Brazil: Brazil and Brazil- south America Essay examples

Submitted By nachristensen
Words: 2439
Pages: 10

Brazil is the largest country in South America covering nearly half of the continent and is divided into 26 states and Federal Districts. Brazil’s twenty-six states are further divided into five regions North, Northeast, Southeast, South, and Center-West. Each of these five major regions have a distinct ecosystem and differ greatly in population and economic activity. (Briney, 2010) The total population in Brazil was last recorded at 196.7 million people in 2011 as reported by the World Bank. According to data released by the Brazilian institute of Geography and Statistics 84.36 percent of this population is urban. ("Brazil in numbers," 2010) Brazil has the greatest variety of animals of any country being home to the Amazon Rainforest which makes it a popular location for tourism. There are also dry grasslands, rugged hills, pine forest, sprawling wetlands and a long coastal plain that stretches 4655 miles along the Atlantic Ocean. Brazil currently has the sixth largest economy in the world and the largest in continental South America. (“Trading economics brazil”, 2013)
The North is made up of eight states and greatly comprised of the Amazon. It is the country’s largest region with 2,404,481 square miles, covering 45.3 percent of the national territory. It makes up only 7 percent of the nation’s population with only 15.9 million inhabitants. This region’s principal biome is the tropical forest, also known as the rain forest and is home to some of the planet’s richest biological diversity. This region has been known to produce products such as cocoa, cinnamon, and turtle butter in the early times to rubber and Brazilian nuts in the more modern times. Living standards in this region are below the national average with per capita income ranging from $901-$2888 in US dollars. ("Geography of brazil,”)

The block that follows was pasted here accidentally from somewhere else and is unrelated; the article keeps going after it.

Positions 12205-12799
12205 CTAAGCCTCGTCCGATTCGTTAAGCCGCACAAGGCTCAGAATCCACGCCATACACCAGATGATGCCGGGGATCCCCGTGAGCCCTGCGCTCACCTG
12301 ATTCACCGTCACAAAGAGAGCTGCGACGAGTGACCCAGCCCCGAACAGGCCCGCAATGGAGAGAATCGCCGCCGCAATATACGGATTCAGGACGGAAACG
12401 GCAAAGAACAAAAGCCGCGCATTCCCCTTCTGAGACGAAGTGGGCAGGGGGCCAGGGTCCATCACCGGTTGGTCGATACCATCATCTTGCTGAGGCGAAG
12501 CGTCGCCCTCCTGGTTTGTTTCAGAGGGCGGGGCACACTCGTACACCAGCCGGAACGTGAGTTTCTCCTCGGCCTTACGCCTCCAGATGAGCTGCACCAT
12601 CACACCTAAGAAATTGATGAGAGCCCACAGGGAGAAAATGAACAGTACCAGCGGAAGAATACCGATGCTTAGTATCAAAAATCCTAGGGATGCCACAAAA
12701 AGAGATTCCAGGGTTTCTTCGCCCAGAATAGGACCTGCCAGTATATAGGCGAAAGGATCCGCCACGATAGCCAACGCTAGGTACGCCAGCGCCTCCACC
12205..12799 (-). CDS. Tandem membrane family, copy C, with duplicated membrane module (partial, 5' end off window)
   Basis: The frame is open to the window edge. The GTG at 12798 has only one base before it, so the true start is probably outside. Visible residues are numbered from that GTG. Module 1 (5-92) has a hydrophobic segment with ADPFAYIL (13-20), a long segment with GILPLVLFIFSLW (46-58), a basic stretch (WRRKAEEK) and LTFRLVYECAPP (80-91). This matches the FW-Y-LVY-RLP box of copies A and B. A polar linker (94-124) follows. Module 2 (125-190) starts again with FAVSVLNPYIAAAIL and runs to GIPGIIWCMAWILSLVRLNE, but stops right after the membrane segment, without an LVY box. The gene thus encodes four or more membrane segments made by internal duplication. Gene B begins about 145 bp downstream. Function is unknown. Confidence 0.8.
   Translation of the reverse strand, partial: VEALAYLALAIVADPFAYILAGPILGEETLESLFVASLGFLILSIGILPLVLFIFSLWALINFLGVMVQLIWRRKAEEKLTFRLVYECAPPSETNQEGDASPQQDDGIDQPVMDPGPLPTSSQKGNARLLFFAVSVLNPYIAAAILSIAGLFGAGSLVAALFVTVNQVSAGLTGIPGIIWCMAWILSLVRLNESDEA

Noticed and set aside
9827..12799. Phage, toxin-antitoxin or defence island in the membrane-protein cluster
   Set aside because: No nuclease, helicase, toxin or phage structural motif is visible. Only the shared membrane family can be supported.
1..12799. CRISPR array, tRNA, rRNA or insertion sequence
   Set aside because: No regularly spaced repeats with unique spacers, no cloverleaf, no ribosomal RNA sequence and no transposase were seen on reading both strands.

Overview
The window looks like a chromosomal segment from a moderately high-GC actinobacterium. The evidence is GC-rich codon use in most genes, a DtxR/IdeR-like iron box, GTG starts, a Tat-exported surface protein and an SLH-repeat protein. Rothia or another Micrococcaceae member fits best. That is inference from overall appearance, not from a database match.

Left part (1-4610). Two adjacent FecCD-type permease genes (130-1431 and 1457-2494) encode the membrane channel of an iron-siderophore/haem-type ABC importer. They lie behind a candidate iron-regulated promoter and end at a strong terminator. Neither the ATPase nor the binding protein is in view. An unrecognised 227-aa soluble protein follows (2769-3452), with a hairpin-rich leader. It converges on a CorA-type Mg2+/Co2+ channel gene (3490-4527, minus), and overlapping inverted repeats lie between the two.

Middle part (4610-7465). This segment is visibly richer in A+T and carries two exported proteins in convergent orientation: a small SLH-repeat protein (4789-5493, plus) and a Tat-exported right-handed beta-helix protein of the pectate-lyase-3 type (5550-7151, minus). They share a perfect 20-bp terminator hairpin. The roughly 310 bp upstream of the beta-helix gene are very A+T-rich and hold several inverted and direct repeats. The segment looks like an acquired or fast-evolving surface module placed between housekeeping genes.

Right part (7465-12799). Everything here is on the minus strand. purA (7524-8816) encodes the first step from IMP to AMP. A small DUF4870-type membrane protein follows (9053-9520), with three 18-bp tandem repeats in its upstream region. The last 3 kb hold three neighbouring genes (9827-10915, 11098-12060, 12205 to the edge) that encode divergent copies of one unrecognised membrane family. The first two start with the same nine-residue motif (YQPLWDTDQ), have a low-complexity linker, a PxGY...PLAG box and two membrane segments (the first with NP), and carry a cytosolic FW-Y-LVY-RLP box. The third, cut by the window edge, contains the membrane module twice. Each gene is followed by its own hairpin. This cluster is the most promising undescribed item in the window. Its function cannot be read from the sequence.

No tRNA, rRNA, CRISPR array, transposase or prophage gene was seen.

The Northeast is made up of nine states and accounts for 28 percent of Brazil’s total population with 53 million inhabitants. This region is 970,071 square miles and covers 18.3 percent of the national territory. It’s ecologically forest and is included in the Amazon region. Its biome is semiarid “caatinga” which means white forest and is subject to prolonged periodic droughts. This region has the country’s greatest rural population, and the lowest living standards with per capita income ranging from $835-$1958 in US dollars. ("Geography of brazil,”)
The Southeast consists of four states and accounts for 39 percent of Brazil’s total population with 80 million inhabitants. The region is 576,188 square miles and covers approximately 11 percent of the national territory. The biome in the region was originally Atlantic Forest but major deforestation has occurred clearing the land for farming, ranching, and charcoal making. Industrial production in this region is the greatest with Sao Paulo accounting alone for half of the country’s industry. This region is very diverse and technologically advanced thriving with the highest living standards and having an average income of $2,833-4,666 in US dollars. ("Geography of brazil,”)
The South consists of three states and accounts for 14 percent of Brazil’s total population with 27.3 million inhabitants. This region is 358,664 square miles and covers 6.8 percent of the national territory. Most of this region’s population is dense coastal population and is industrialize. The biome in this region is mainly pampa grasslands much of which is used for agriculture production mostly by small farmers producing crops such as rice. Because of the industry and agriculture in this region, the South has a high average income of US $3,405-3,674. ("Geography of brazil,”)
The Center-West consists three states and is the home of the national capital Brasilia. There are approximately 14 million inhabitants in this region making up six percent of Brazil’s total population. This region is 1,001,698 square miles and covers 18.9 percent of the national territory. The biome in this